GIZ’s third ‘Germany in the Eyes of the World’ study was published in early 2018. Even more strongly than in the first two studies, Germany is accorded an important leadership role in international politics. While the first study in 2012 encouraged Germany to try on a larger size of shoes, this latest study no longer encourages but urges. What is new is that this is explained by pointing to the weakness of other actors.
is a GIZ Managing Director and has been involved in all three studies.
For us as a federal enterprise, which provides practical support for the German Government in the field of international cooperation around the globe, one thing is clear: it is important to systematically address the expectations and fears of others, and the role they would like to see Germany play. By comparing our self-view with the way others see us, we can come closer to identifying our own blind spots. This provides openings for discussions, and opens up new fields for action which we can identify for our commissioning parties. The perceptions of our partners in 120 countries worldwide can be incorporated into the policy dialogue, and influence German and European policy. If Germany’s role in the world changes, the regulations, priority areas and procedures affecting our work might also shift.
Analysing our own role
Let’s take one example: if Germany’s dual training system and thus Germany’s role in technical and vocational education and training enjoys an excellent reputation in many parts of the world, in all probability these services will be increasingly requested by partners in future. If we are now seen more as active players than as attentive listeners, we must ask whether we can achieve the political objectives of the German Government with the role attributed to us, or if we can further hone the way we act. In terms of the leadership role that Germany is credited with inside Europe, we as GIZ must look and see where we can best support the German Government in playing this role in the field of international cooperation.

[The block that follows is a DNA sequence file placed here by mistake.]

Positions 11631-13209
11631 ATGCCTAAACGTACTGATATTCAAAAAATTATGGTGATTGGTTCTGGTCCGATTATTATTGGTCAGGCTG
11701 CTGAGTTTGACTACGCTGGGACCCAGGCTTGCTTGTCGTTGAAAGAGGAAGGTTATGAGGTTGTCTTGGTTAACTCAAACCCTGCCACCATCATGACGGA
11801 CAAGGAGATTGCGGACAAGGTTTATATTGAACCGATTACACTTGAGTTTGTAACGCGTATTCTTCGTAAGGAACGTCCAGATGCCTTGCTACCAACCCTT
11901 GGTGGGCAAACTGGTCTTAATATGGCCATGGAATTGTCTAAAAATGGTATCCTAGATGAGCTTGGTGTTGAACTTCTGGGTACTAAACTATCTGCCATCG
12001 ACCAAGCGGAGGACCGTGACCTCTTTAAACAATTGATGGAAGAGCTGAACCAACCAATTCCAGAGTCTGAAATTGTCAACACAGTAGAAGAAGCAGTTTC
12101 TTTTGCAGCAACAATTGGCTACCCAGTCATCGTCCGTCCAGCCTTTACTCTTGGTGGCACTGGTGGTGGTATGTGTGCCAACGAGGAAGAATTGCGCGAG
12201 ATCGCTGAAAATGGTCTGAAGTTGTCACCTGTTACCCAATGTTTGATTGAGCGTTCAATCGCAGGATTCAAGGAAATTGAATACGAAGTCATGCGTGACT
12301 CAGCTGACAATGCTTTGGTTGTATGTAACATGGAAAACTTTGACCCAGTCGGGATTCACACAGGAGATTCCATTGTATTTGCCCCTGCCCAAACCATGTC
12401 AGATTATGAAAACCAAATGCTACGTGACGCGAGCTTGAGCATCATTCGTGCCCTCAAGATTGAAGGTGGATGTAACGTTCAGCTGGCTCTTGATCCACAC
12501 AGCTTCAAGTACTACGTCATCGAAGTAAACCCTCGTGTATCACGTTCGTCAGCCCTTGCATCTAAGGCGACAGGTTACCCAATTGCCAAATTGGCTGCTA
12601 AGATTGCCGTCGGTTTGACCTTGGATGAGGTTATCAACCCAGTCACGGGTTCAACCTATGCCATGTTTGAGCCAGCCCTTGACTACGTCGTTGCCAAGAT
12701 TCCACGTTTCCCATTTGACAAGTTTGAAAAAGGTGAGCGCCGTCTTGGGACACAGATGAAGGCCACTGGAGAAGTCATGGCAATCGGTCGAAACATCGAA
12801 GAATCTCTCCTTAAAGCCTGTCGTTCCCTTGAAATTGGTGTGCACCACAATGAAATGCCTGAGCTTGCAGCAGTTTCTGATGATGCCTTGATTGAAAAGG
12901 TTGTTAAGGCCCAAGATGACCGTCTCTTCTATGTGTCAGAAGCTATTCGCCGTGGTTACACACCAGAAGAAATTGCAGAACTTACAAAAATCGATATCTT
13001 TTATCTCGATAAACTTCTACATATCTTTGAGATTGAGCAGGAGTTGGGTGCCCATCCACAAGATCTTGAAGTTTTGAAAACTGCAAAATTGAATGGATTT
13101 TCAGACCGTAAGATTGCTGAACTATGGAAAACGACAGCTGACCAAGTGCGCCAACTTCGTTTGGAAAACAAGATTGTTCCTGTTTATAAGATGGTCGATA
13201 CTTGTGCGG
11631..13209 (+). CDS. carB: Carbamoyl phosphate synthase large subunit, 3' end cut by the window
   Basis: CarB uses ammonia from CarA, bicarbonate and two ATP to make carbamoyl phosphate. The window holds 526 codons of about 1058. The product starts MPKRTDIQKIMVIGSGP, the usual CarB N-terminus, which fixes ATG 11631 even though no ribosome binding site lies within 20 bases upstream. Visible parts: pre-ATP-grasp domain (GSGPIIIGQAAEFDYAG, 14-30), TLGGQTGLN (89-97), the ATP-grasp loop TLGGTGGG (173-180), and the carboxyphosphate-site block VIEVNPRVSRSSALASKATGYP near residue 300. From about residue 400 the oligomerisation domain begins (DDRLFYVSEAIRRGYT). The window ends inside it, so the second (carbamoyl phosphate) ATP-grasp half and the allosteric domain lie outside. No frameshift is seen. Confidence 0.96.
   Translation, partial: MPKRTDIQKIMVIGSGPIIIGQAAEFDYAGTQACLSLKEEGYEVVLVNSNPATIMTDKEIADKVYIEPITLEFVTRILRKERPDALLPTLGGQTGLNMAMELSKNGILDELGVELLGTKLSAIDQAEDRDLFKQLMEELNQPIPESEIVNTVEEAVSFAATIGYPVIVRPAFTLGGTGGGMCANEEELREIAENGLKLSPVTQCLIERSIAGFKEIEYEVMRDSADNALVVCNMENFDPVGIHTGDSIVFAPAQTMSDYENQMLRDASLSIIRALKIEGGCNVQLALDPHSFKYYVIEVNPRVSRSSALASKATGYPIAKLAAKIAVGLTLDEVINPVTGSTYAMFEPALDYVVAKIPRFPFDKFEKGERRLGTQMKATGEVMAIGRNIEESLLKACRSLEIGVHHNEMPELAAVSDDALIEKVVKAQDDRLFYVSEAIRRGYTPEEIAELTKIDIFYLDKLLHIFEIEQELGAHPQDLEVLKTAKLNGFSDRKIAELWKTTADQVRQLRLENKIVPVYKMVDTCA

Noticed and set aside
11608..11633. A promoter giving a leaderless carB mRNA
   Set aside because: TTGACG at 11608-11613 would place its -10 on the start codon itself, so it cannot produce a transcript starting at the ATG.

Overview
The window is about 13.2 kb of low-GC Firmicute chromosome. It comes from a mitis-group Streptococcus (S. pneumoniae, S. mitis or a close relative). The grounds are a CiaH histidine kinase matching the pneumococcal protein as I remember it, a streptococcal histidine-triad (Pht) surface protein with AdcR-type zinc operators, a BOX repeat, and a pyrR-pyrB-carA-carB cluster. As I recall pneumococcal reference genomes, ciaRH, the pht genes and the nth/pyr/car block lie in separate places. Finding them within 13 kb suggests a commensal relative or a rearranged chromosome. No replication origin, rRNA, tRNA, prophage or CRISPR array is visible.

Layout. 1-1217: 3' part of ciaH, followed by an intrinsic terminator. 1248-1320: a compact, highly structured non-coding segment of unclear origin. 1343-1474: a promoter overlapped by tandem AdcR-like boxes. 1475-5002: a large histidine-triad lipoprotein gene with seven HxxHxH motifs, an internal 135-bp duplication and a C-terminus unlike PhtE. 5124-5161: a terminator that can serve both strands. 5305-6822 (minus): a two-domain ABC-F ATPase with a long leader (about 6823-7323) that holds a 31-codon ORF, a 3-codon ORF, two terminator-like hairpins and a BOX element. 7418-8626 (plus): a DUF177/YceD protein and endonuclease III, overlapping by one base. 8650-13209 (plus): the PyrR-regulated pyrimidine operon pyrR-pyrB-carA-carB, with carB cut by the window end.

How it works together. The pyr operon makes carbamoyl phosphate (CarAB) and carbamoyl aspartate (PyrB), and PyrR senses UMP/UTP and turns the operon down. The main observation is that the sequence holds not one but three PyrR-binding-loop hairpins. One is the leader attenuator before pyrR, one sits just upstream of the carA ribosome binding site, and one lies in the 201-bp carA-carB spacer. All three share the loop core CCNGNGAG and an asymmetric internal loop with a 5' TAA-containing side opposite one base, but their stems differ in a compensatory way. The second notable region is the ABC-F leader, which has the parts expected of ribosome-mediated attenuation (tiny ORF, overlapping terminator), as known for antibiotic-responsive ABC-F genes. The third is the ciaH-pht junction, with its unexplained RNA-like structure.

For our work, this means that crises are increasingly becoming the norm. About 1.5 million people live in areas marked by conflicts, violence and a lack of security, in countries such as Afghanistan, Mali and Syria, and their neighbours. That is equivalent to about one fifth of the world’s population. If the German Government, in its coalition agreement, underlines the joined-up approach to be taken by foreign, security, development and human rights policy, then we too will keep this interconnectedness in mind. Responsibility means taking a stance – even in difficult times.
2030 Agenda and Paris Agreement
Responsibility, for us as a federal enterprise, also means respecting and driving forward global agendas that Germany has undertaken to support. They include the 2030 Agenda for Sustainable Development with its 17 Sustainable Development Goals (SDGs) and the Paris Agreement on climate change. Moving closer to these goals through our daily work is an important part of Germany’s international responsibility.
Politics provides the framework for our work at GIZ – we help translate the policies into action as efficiently and effectively as possible. Sometimes this can also mean translating things in the other direction. This study is nothing other than a reflection from the outside in. We very much hope that the results of this new study contribute to a ‘responsible’ debate about Germany’s role on the international stage. Given the current state of the world, there can be no doubt that this debate is urgently needed. —
publisehd in akzente 2/18